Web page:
November 19, 2007 | General

Fleets Fuel Up On Biodiesel Blends


BioCycle November 2007, Vol. 48, No. 11, p. 61
In 2006, East Tennesseans used the equivalent of roughly two million gallons of B100 biodiesel. Most was consumed by fleets which have blends delivered directly to their sites.
Jonathan Overly

OVER the past four years, more and more corporate, government and farm fleets across East Tennessee have begun to use biodiesel blends in their vehicles and equipment. This expansion is a result of a cooperative effort involving the East Tennessee Clean Fuels Coalition (ETCFC), fuel suppliers and the fleets themselves. Along the way, certain community fleets and suppliers have assumed leadership roles in boosting the region’s use of this fuel.
The East Tennessee region comprises about one-third of the state’s 95 counties and roughly one-third of the state’s land area. ETCFC divides the East Tennessee region into three general areas: central, southeastern, and northeastern.
In central East Tennessee, Knoxville Area Transit (KAT) has made the transition to B20, as did several fleets and fuel suppliers in Blount County, which includes a substantial portion of Great Smoky Mountains National Park. Calloway Oil began working with the cities of Alcoa and Maryville and the Blount County Highway Department through a pilot program in 2004. In each case, two to four of their fleet’s vehicles were put into service using B20 supplied via a pump at Calloway Oil’s main fuel farm. At the same time, McNutt Oil in Blount County also was developing the capability to hold B100 (still 100 percent biodiesel at that time) to supply several local fleets with biodiesel blends. McNutt became the region’s first supplier to operate public B20 stations, opening three stations in three different counties at one time in 2004.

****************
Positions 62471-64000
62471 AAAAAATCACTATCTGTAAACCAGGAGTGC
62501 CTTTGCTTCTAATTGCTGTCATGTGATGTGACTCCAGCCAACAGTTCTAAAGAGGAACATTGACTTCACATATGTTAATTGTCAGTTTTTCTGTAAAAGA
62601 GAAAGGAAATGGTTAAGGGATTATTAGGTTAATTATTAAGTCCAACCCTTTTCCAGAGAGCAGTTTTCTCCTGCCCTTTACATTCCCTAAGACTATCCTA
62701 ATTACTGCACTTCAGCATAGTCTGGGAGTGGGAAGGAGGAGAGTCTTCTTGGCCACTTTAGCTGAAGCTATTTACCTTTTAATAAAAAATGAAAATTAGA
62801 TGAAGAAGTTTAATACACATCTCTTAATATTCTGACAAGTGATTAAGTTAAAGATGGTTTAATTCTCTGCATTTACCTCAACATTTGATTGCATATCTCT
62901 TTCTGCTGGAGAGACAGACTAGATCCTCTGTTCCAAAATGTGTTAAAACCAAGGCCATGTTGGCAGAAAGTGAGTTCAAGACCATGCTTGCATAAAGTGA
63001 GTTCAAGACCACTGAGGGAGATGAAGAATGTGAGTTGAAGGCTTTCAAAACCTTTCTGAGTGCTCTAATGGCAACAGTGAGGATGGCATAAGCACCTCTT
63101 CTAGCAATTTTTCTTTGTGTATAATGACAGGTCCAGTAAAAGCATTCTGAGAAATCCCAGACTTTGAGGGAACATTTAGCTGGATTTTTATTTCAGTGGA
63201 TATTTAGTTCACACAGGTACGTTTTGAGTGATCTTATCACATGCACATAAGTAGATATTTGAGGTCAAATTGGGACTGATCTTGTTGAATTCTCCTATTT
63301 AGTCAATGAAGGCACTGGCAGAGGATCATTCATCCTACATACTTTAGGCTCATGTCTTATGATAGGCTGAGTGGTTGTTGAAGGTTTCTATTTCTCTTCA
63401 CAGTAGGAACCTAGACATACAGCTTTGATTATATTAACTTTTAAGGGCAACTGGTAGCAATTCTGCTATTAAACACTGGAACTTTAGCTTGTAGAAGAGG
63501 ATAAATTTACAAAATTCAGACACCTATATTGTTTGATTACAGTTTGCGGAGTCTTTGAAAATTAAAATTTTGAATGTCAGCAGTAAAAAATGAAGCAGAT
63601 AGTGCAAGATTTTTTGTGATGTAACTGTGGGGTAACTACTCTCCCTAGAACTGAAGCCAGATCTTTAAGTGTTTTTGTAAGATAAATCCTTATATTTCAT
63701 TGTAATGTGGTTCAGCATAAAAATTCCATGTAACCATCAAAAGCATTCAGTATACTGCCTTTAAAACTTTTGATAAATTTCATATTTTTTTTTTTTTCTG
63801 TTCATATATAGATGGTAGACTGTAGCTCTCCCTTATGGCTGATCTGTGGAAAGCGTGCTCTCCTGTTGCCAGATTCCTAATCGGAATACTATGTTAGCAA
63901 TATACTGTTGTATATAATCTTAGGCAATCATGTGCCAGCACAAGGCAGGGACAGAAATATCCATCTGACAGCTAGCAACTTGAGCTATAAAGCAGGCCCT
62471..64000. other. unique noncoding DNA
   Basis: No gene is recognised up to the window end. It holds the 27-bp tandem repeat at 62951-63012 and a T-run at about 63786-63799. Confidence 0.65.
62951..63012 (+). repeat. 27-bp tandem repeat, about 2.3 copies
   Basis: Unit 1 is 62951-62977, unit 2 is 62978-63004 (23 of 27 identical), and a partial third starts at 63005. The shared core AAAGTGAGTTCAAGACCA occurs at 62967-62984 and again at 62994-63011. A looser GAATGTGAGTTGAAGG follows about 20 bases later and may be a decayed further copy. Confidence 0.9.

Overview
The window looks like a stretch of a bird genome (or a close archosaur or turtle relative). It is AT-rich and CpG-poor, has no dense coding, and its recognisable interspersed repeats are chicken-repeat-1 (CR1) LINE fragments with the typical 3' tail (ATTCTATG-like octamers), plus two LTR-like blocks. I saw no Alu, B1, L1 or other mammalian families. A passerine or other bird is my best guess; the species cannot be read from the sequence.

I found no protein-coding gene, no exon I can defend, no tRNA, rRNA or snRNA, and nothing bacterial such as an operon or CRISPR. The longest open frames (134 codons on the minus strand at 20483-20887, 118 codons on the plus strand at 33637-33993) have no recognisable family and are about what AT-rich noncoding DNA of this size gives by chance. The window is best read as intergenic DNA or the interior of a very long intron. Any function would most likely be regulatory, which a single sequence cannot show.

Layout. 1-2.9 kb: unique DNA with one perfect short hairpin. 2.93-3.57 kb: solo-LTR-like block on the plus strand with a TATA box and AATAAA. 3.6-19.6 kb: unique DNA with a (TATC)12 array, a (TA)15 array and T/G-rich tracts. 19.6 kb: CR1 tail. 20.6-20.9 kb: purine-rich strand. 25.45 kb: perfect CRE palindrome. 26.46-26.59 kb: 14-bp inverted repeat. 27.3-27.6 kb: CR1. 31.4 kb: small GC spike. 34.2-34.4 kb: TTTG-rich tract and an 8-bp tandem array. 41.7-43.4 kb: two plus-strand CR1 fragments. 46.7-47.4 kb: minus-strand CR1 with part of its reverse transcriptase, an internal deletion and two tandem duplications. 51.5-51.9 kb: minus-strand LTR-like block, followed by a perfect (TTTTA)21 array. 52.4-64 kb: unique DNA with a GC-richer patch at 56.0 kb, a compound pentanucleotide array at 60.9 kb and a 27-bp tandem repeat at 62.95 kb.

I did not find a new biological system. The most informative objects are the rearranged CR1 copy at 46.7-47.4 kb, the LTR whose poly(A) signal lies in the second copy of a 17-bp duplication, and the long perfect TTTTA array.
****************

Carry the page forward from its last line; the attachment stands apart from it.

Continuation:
Ultimately, Blount County’s three government fleets switched all their diesel vehicles (a total of about 280) over to B20. During the same time period, in neighboring Sevier County, the cities of Sevierville and Gatlinburg and Great Smoky Mountains National Park also made the transitions to B20 in their fleets, which include 190 vehicles.
In the northeastern region, following discussions with the ETCFC in 2004, Eastman Chemical Company also made the move to biodiesel. By spring 2005, Eastman was fueling 200 heavy-duty diesel trucks and another 150 pieces of diesel equipment with B20. The company has since begun fueling its five onsite locomotives with B20, joining a small handful of rail fleets in the nation that use a biodiesel blend. Eastman’s leadership really helped establish biodiesel in this region, which now has eight sizeable fleets using the fuel. Two of those fleets are the school buses for the City of Johnson City and the Carter County school system. The ETCFC is currently in discussions with more than a dozen additional fleet operators in that area alone who are considering the move to biodiesel.